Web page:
U.S. Sen. Sherrod Brown, D-Ohio, stressed business incubation, investment in manufacturing and investment in the future when he delivered the keynote speech at the Ohio University Voinovich School of Leadership and Public Affairs' economic-growth strategies conference in Athens on Wednesday.

The conference, called "Positioning Appalachia: Economic Growth Strategies for Success," was attended by numerous area elected officials, leaders and business people.

Brown was introduced by Democratic political strategist and Athens native David Wilhelm, who referred to the senator from Lorain as a "true capitalist."

Wilhelm explained that this is so because Brown advocates for economic development that leads to success for Americans at all levels of the socio-economic spectrum.

For his part, Brown said it was embarrassing for him to see the debate in Washington over the past several weeks focused on something it didn't need to be focused on.

"Not on budgets, it needed to be on budgets and deficit reductions, but mostly it needs to be on jobs," he said. "There are things we need to do. We need to do an infrastructure (reinvestment) bank. We need to enforce trade rules better than we do. We need to work with small businesses. We need to do 'buy America,' when we're spending tax dollars."

Brown spoke about the importance of manufacturing, pointing out that Ohio is the third leading manufacturing state in the country behind the population-rich states of Texas and California.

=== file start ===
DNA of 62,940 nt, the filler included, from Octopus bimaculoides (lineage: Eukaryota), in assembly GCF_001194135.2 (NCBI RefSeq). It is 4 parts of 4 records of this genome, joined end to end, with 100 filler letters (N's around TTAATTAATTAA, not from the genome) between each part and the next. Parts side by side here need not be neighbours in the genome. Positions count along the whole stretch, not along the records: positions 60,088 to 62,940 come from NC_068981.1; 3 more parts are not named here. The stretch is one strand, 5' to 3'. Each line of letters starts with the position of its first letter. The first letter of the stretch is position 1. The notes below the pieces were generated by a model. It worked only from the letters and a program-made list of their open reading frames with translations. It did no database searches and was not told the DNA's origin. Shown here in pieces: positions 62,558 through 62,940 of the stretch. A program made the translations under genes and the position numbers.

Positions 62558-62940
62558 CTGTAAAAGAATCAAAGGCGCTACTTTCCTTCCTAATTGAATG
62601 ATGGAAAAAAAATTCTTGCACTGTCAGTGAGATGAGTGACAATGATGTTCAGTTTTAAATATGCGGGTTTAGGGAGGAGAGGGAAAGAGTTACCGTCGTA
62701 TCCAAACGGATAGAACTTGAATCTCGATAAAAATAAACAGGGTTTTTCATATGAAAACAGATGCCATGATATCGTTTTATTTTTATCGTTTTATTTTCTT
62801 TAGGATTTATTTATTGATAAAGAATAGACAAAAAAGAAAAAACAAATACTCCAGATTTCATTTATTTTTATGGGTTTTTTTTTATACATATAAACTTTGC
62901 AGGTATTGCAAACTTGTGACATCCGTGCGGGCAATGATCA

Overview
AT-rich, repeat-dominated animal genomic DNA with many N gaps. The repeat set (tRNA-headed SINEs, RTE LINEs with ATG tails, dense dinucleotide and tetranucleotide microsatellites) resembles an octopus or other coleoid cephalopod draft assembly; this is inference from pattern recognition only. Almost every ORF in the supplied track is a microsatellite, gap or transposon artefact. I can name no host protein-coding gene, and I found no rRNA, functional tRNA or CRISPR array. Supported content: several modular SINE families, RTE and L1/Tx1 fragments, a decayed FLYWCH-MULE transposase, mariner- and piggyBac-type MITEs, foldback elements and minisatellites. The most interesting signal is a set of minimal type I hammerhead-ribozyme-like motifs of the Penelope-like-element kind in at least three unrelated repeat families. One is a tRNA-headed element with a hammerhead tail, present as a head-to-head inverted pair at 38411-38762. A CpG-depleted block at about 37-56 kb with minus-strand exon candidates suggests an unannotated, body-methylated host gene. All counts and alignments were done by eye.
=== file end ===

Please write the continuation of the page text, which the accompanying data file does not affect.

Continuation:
"We make things," he said. "We make things in southeast Ohio. We are second in the country in solar manufacturing."

He praised Athens County for its business incubation programs.

"You can take a tour of this state and you see that when we come out of this recession — finally really do come out of it, not just statistically come out of it — I think you'll see this state in much better position than we were 30 years ago when we came out of the recession in the 1980s," he said.

He said that while Ohio has been a big hub for traditional manufacturing, the state now needs to also lead the nation when it comes to new technology manufacturing such as clean energy and aerospace technology, and food processing.

"There's real opportunity there that we need to take advantage of," he said.

He later added that Ohio had more clean-energy jobs come out of federal stimulus package in the first year than any other state in the country.

Brown also put an emphasis on making sure that the state is offering the types of opportunities for young people that will keep them in Ohio and contributing to the betterment of the state.

He said that he has been working on legislation that would allow job creation to occur from the bottom up, encouraging community colleges and regional businesses to work together to create appropriate job skill training in demand in a given area.

"It will be bottom-up workforce investment," he said.

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